While AML policy can be implemented at centralized financial platforms, (which doesn’t speak for its actual effectiveness at preventing money laundering), it’s impossible to apply the same rules to self-custody and DeFi platforms, which primarily exist as code that anyone can use, without asking permission. 

If this legislation passes, any service that will not or can not comply could become blacklisted in the US, severely limiting the ability of the industry to evolve in this region. 

Read more: Sens. Warren, Marshall Delay Reintroducing Crypto Bill Due to Lack of Sponsors

An unnecessary overreaction

Misguided, overly strict policy proposals are a considerable overstep in personal rights and would be a crippling blow to the cryptocurrency industry in America. Services would be largely pushed overseas, which would have a ripple effect of offering legitimate users fewer and fewer points of access or means to personally store their assets. 

Combined with honest exchanges moving to other jurisdictions, eliminating private storage solutions would not make users safer and would only encourage them to find unvetted or illicit ways to circumvent these restrictions. Consumers would be stuck between using government-sanctioned fiat, or engaging in high-risk financial behavior, neither of which is a step in the right direction. 

This is especially problematic because of why regulators claim it’s necessary to start controlling self-custodied assets: The proposed legislation claims that this is necessary to deter financial crimes like money laundering. 

There is some validity to the concerns, as cryptocurrency is used for money laundering (although not as much as fear mongers would have you think). However, introducing such restrictive legislation under the guise of protecting users makes little sense. Keeping people from securing their own money doesn’t protect them in instances where financial institutions themselves fail.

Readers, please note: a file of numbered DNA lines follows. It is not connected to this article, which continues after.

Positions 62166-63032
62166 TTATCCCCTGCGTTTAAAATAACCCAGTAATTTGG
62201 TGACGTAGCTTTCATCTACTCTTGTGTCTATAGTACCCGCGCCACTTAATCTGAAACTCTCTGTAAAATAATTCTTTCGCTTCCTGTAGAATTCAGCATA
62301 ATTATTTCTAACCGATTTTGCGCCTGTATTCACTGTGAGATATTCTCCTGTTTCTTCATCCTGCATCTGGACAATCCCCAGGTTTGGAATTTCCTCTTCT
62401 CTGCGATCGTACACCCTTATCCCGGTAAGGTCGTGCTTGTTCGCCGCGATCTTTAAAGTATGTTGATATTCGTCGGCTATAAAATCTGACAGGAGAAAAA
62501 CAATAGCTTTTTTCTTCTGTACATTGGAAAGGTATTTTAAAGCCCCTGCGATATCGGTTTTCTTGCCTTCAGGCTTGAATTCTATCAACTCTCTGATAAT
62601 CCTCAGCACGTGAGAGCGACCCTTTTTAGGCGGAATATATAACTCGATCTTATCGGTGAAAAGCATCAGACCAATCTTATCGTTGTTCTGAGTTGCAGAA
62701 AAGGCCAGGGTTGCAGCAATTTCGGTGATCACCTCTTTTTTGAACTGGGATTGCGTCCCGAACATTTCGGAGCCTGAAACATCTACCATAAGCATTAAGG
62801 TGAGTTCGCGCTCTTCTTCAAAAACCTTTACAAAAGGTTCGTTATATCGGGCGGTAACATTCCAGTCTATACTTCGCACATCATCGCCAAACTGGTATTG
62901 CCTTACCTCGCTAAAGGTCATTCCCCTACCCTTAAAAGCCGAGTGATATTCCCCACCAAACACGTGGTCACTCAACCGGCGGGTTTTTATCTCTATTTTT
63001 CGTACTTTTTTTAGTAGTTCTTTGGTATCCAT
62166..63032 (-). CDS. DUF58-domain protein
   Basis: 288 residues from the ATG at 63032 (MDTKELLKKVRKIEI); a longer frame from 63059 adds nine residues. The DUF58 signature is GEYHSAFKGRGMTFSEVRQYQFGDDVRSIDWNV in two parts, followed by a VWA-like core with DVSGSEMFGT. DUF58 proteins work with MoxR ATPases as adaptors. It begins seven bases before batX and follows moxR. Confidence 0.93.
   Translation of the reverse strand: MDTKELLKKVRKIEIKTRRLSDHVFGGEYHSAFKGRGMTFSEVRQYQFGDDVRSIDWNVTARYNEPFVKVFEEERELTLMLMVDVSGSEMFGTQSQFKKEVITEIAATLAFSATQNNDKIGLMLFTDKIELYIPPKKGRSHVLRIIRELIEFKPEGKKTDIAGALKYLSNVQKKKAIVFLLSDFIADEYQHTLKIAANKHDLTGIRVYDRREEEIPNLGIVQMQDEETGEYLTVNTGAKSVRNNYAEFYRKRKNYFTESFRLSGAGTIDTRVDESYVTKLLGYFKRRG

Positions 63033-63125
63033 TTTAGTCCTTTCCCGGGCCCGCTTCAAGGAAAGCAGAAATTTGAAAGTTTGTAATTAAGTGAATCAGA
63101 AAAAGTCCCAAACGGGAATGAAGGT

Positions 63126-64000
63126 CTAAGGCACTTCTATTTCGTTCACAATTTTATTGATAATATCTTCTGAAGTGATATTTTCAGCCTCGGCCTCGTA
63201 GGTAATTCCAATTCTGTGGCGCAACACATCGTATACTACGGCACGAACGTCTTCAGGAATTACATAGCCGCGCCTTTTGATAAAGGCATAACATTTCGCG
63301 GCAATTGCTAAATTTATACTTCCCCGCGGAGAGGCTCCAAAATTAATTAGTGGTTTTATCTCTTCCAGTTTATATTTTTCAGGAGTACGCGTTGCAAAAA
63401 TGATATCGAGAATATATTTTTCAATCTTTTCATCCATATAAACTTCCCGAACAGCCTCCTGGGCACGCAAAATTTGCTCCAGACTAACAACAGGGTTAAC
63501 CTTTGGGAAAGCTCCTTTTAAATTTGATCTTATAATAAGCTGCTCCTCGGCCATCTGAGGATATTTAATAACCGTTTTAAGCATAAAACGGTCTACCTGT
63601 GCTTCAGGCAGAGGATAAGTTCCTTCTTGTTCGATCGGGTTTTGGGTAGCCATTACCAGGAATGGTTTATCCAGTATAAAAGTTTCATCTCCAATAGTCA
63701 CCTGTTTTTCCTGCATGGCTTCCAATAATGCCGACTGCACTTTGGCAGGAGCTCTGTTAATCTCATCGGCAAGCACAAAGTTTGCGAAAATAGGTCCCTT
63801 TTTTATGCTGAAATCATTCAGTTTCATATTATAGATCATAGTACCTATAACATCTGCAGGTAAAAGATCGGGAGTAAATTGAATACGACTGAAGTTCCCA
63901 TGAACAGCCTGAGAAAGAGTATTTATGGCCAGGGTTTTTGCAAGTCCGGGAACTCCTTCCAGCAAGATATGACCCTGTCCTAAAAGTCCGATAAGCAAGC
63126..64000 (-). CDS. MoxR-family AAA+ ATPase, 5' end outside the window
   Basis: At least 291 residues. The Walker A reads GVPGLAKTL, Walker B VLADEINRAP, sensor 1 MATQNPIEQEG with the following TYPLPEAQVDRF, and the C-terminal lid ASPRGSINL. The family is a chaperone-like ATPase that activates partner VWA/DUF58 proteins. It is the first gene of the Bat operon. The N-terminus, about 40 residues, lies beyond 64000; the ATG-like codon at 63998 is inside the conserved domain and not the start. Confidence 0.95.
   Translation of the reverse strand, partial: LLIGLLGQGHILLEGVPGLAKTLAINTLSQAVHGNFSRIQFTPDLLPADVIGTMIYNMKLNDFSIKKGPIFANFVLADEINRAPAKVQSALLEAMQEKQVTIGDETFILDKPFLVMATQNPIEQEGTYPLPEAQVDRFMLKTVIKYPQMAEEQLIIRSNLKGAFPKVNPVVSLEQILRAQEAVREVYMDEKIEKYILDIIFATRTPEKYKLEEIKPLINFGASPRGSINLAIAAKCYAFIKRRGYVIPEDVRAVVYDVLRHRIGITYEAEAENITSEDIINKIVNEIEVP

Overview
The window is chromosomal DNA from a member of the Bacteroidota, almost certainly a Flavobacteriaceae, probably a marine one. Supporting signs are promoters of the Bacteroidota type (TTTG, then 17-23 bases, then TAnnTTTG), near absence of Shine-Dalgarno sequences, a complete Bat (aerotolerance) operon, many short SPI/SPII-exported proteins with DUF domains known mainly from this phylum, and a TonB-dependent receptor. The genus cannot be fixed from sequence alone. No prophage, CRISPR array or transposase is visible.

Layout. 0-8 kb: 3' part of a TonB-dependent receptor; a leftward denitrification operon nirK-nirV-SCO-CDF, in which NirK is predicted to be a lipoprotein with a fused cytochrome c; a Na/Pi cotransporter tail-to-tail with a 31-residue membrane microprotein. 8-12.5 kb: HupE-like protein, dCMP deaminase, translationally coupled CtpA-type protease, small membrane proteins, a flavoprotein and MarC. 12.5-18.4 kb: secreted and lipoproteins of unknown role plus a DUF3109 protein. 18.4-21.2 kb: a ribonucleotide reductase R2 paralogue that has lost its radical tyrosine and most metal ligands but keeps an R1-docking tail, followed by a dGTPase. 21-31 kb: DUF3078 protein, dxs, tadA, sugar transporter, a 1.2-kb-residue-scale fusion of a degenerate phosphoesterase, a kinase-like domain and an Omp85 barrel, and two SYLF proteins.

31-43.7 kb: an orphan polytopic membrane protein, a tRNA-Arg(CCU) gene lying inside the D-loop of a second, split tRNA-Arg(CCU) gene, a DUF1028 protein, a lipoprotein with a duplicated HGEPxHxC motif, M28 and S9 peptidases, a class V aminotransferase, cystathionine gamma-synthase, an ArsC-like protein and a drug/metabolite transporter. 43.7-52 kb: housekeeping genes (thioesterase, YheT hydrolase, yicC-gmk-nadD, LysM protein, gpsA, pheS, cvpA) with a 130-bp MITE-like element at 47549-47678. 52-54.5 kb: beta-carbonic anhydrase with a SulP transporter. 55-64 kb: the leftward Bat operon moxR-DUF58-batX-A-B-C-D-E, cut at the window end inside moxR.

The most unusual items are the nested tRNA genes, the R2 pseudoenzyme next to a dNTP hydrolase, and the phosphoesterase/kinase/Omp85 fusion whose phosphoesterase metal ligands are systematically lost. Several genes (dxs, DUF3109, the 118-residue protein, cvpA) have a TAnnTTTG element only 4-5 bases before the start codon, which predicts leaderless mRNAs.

Perhaps most importantly, this legislative overreach into self-custody is an unnecessary step because there are already tools available that can keep control in the user’s hands while protecting against the risk of loss due to mistakes or theft. Several wallet applications and services are already available that easily walk a user through the process of generating, storing and accessing multiple keys — removing the risk that losing a single key results in losing funds. Most importantly, they allow users to control their own keys, eliminating issues with third party storage. Bills like the one being proposed by Sen. Warren, could potentially cut the public off from access to these platforms.

When events like FTX’s collapse happen, many users get wary and begin moving their funds off of centralized exchanges and into personal wallets, and they should have every right to continue to do so.

The absolute safest way to store the majority of funds will continue to be self-custody, and that simply isn’t going to change. Remember, sovereign control over a person’s own money was a major reason Bitcoin was created in the first place.